Many internal IT organizations that are building private clouds today are trying to borrow structural IT concepts pioneered by public cloud service providers. As a provider of one of those services, Joyent today announced it will make it easier for internal IT organizations to do just that by making the container orchestration and object storage software it developed available under an open source Mozilla Public 2.0 license.
Joyent CTO Bryan Cantrill says the company’s SmartDataCenter container orchestration software and Manta object storage software that is based on ZFS are at the heart of the company’s public cloud service. Cantrill says Joyent is moving to make that software available as open source software to make it easier for IT organizations to build hybrid clouds spanning their own private clouds and the Joyent public cloud. In fact, among public cloud service providers, Cantrill says that neither Amazon Web Services (AWS) nor Google have any interest in helping IT organizations build private clouds that run on premise.
Fresh off of picking up $15 million in additional financing, Joyent is a major proponent of using containers to build clouds as a lighterweight alternative to virtual machine. With the rise of Docker as a cross-platform implementation of a container, Joyent is now moving to support Docker containers alongside the Linux containers it previously provided to customers.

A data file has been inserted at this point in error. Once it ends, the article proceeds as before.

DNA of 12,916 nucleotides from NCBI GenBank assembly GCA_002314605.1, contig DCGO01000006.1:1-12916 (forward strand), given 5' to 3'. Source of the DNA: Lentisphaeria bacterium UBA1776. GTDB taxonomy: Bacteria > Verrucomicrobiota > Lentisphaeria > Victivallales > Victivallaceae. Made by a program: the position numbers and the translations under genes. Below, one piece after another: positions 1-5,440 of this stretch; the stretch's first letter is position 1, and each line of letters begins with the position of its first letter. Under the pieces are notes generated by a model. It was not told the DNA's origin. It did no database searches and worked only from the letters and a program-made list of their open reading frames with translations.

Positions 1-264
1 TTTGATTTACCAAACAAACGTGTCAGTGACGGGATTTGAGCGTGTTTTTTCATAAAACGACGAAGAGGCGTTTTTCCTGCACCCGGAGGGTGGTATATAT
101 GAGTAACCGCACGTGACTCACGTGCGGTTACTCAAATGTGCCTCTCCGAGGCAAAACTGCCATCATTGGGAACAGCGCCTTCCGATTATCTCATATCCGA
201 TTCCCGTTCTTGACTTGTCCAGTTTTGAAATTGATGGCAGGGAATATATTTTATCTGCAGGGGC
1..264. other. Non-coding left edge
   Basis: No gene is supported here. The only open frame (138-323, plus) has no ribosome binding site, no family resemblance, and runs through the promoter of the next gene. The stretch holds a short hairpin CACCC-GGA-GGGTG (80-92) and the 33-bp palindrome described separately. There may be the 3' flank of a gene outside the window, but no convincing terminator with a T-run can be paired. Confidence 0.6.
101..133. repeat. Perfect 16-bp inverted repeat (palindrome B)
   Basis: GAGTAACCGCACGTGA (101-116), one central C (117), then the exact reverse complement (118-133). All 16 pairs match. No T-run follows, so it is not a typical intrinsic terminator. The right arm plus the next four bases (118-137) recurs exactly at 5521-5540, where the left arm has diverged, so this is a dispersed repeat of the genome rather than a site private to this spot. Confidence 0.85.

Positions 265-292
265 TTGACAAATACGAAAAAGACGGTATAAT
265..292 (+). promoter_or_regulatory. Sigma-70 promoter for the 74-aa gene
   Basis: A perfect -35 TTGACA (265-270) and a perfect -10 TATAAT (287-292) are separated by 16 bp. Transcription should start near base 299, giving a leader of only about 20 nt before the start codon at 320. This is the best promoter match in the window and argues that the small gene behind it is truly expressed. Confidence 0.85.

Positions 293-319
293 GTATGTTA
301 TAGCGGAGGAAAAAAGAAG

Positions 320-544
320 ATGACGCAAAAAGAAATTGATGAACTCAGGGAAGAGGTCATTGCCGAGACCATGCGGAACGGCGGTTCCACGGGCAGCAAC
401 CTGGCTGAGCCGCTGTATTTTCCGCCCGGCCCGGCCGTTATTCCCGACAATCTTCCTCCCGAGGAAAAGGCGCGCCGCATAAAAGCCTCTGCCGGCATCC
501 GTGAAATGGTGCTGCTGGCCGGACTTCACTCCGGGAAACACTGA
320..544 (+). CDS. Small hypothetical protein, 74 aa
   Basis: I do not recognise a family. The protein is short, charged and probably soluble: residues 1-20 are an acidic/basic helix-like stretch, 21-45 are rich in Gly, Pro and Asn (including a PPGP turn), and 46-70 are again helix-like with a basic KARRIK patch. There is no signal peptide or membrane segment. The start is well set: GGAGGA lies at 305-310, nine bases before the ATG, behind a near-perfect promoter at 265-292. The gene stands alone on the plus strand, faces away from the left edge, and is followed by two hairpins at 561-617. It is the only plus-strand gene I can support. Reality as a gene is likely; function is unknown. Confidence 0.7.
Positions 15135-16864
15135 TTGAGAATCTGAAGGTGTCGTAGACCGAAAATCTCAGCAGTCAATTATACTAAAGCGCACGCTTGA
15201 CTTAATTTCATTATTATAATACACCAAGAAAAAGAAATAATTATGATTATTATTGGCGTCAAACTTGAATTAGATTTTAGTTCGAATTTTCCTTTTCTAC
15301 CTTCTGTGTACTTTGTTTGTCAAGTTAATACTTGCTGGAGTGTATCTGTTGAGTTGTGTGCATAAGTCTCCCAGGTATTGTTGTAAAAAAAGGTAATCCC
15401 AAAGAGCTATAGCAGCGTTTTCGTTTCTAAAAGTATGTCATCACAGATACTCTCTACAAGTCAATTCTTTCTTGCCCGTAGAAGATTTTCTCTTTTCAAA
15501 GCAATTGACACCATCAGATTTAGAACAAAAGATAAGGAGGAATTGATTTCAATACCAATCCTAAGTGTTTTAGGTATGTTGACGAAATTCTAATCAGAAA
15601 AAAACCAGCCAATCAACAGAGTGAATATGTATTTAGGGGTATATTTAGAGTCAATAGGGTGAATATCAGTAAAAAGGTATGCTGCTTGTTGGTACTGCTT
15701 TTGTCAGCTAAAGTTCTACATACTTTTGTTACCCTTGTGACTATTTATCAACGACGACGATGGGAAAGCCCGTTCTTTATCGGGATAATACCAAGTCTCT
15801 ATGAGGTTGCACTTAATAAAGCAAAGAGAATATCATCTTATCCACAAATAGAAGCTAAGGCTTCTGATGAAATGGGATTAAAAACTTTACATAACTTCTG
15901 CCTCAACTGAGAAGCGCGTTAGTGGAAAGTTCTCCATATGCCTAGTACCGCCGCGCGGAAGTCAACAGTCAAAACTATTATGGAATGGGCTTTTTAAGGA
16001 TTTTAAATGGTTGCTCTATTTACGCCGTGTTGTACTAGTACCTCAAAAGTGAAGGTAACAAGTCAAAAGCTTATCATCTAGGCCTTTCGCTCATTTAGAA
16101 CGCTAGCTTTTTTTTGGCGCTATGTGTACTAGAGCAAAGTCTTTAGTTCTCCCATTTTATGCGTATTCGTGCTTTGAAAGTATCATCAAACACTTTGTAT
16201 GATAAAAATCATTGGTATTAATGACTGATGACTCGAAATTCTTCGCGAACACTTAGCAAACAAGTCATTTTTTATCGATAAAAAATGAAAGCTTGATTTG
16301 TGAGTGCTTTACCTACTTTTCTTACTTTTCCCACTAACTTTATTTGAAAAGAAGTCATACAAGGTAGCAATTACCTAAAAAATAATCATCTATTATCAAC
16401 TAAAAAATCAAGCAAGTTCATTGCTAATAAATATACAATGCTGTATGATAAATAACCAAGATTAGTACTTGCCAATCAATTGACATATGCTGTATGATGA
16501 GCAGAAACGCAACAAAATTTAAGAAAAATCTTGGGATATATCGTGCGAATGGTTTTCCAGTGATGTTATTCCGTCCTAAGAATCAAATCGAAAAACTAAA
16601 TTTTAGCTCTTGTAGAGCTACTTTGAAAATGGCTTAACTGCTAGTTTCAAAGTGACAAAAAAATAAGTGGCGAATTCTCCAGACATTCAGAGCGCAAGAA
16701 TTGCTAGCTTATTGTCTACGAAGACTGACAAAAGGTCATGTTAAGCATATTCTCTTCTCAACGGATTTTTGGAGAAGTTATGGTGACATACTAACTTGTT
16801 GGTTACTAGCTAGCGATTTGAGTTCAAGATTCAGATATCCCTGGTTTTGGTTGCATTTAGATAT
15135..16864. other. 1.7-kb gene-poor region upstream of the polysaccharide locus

Cantrill notes that subcomponents of SmartDataCenter and Manta, written primarily in Node.js, are also likely to be incorporated in a wide variety of scenarios. Manatee, for example, is a ZooKeeper-based system that manages Postgres database replication and automates failover. Moray is a key-value service that lives on top of Postgres. Taken together, Manatee and Moray make Postgres much more resilient.
SmartDataCenter and Manta join Node.js and SmartOs as major open source contributions that have been primarily driven by Joyent. It remains to be seen how widely adopted SmartDataCenter and Manta will become. But open source options for building private clouds directly translate into more flexibility for internal IT organizations that are still weighing private cloud options based on virtual machines rather than containers that may ultimately prove to be much easier to provision and manage.